IMPORTANT HERITAGE BUILDINGS SAVED IN STROUD

Best House in Town!

19

September, 2019

Standish Estate Purchase Completed 

We have just completed the purchase of the Standish Estate, a beautiful 32-acre site near Stroud in Gloucestershire within the Cotswold Area of Outstanding Natural Beauty.

At the heart of this glorious wooded estate are a cluster of historic buildings that span the centuries, including a Grade 2 listed Georgian manor house. The estate was most recently used as a hospital and other buildings include two Art Deco style ward buildings and a distinctive hydrotherapy pool house.

The main hospital closed in 2004 and earlier this year we received planning permission to convert the existing buildings into 48 homes and within the grounds will build some brand new homes designed specifically for this unique location.

We will also be making extensive improvements to the grounds including new footpaths and improved open spaces to make the most of the unique mature landscaped and incorporating a range of ecological habitat improvements, including new homes for rare species of bats.

Director James Woodmansee said: “We are very pleased to now be in a position to start work to save these important heritage buildings and give them new purpose, using our experience in dealing with complex sites where creative solutions are required.

“While the site has a number of complex constraints, the unique setting with hundreds of mature trees and stunning views over the open countryside, combined with a group of heritage assets on a scale rarely seen in the UK, provide the foundation for an exceptional development.

“It has taken many of years of hard work to get to this point, working closely with Homes England and the 2gether NHS Foundation Trust, our team of designers and consultants, Stroud District Council, the local Parish Councils and local residents. We were delighted that the efforts to strike the delicate balance between providing a long-term future for the heritage assets and minimising impact on the special setting were recognised by the planning committee members with their unanimous decision.

“After being boarded up for more than a decade, the buildings are in a poor state of repair and were in danger of being lost forever. We will use all our skills and expertise, learned over four decades, to bring them back to life and create a truly stunning development that respects this unique and beautiful location.”

Standish House, together with its adjoining stable block, will be converted to 20 grand houses and apartments, and the two distinctive Art Deco style ward buildings will be converted to 26 properties. The hydrotherapy pool building, which was previously considered for demolition, will be converted into two properties.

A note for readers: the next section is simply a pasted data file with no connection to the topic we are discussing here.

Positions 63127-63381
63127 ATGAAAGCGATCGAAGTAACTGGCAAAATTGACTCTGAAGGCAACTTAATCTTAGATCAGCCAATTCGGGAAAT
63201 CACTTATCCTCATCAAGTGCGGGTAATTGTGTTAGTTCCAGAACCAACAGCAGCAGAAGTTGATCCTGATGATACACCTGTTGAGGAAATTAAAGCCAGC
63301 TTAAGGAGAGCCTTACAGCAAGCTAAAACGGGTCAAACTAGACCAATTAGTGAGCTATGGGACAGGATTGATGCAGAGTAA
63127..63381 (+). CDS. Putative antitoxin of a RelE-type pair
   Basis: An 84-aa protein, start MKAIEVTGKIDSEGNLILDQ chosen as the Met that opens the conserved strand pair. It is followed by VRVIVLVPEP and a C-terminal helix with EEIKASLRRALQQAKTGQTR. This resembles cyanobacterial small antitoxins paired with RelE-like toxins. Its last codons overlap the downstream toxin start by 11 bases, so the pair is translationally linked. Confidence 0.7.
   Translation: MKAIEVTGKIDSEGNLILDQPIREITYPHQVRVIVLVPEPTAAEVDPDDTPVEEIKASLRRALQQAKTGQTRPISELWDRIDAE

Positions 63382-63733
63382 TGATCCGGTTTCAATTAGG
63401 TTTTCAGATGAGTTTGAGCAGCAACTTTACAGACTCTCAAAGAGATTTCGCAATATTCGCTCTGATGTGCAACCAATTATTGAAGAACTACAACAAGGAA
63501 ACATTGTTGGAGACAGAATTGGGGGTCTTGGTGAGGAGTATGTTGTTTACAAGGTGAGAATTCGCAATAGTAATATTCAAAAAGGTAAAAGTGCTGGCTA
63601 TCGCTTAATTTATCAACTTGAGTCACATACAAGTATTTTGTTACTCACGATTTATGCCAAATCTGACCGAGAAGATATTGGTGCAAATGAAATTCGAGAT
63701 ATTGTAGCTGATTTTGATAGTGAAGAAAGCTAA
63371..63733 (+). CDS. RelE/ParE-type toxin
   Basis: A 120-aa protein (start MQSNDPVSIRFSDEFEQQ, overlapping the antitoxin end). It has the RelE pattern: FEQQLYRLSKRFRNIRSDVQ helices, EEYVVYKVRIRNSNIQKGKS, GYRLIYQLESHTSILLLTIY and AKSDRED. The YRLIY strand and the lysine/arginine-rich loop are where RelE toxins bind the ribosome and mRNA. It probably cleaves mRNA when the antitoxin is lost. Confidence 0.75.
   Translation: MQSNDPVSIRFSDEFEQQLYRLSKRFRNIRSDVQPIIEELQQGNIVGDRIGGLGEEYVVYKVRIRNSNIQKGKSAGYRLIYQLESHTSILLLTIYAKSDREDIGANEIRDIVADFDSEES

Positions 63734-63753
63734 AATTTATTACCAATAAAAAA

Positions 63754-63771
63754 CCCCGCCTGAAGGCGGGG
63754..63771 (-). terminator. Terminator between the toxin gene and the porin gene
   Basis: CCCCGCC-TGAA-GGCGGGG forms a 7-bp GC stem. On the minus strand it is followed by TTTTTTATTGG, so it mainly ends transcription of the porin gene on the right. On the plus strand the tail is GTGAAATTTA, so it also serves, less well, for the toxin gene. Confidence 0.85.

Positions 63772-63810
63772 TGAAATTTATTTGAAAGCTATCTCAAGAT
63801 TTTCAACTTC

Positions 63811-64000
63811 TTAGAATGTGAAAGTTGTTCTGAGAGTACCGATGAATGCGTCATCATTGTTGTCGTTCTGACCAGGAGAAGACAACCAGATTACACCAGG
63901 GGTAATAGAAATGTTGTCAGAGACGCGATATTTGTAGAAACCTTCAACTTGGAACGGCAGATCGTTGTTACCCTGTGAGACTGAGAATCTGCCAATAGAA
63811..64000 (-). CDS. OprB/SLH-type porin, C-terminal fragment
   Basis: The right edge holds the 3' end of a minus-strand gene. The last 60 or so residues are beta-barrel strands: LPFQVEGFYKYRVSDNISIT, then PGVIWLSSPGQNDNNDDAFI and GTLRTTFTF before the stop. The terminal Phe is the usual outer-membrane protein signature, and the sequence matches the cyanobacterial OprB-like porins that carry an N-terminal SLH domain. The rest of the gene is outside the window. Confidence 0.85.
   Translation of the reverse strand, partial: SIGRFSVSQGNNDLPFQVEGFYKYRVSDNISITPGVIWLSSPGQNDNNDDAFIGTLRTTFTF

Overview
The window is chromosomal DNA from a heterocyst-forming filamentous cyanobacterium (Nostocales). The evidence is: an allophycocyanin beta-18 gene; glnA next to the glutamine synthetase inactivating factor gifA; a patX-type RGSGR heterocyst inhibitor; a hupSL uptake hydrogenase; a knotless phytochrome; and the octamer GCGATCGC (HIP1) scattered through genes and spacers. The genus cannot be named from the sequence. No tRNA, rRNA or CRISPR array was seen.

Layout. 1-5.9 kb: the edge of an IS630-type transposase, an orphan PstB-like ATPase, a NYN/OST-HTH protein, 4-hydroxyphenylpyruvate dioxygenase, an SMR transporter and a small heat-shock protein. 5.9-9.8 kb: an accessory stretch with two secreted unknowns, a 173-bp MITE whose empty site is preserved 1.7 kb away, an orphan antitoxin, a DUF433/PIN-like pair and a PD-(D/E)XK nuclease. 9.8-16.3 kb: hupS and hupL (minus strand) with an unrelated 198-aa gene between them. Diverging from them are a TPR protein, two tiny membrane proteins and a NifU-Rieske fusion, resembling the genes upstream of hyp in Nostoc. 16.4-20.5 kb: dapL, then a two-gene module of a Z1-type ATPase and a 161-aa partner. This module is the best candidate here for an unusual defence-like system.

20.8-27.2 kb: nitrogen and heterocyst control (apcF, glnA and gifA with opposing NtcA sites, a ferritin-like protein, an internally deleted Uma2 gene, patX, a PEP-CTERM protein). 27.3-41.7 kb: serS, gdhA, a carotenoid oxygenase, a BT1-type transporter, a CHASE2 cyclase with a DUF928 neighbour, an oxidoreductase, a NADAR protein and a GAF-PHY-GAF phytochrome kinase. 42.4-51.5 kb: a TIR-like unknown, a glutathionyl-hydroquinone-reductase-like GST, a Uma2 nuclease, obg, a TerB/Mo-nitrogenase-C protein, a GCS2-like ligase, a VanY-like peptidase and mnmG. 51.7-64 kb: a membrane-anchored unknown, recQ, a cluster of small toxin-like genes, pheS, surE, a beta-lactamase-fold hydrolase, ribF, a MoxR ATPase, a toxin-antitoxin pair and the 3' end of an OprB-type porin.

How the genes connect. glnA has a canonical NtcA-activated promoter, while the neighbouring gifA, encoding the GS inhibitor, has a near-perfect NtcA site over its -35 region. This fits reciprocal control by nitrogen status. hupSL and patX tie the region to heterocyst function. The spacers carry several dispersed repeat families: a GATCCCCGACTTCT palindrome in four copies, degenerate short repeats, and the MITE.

Ranged across the site the 99 new build homes, from two-bedroom starter homes to larger family semi-detached and detached houses, will provide a diverse range of properties each designed specifically for the site.

 

 

Plans to Assure Future for Standish Heritage Buildings

Plans to Assure Future for Standish Heritage Buildings

23

JUNE, 2017

News & Events, Planning Consultation.

Following close consultation with community groups, Stroud District Council and Historic England The P J Livesey Group have submitted detailed development proposals for the former Standish Hospital and the neighbouring Westridge Hospital sites at Stroud in Gloucestershire.

The main Standish Hospital closed in 2004 and the P J LIvesey Group were appointed preferred developer by current site owners, the Homes and Communities Agency. The soon to be vacant adjacent adult care facility, owned by 2gether NHS Foundation Trust, will be incorporated into the scheme as part of a comprehensive redevelopment. If approved, the plans would secure the future of six heritage buildings which have spanned the centuries. The centrepiece Grade II listed Standish House, its neighbouring stable block together with two Art Deco style ward buildings and the gate lodge on Horsemarling Lane would all be sympathetically converted to ensure they are preserved for future generations. There are also plans to save the site’s distinctive hydrotherapy pool building, which was previously considered for demolition, making way for two distinctive houses. The conversion would be further enhanced by extensive improvements to the grounds, including new footpaths and enhanced green spaces across the site. Making the most of the unique mature landscape and incorporating a range of ecological habitat improvements, the application outlines details for the provison of bespoke accommodation for rare species of bats. These measures would be supported by an ‘enabling development’ of 98 high quality newly built family homes designed specifically to compliment the location. Properties will will range from two to five bedrooms, catering for a broad spectrum of potential future residents. The six heritage buildings will be converted into 50 unique properties: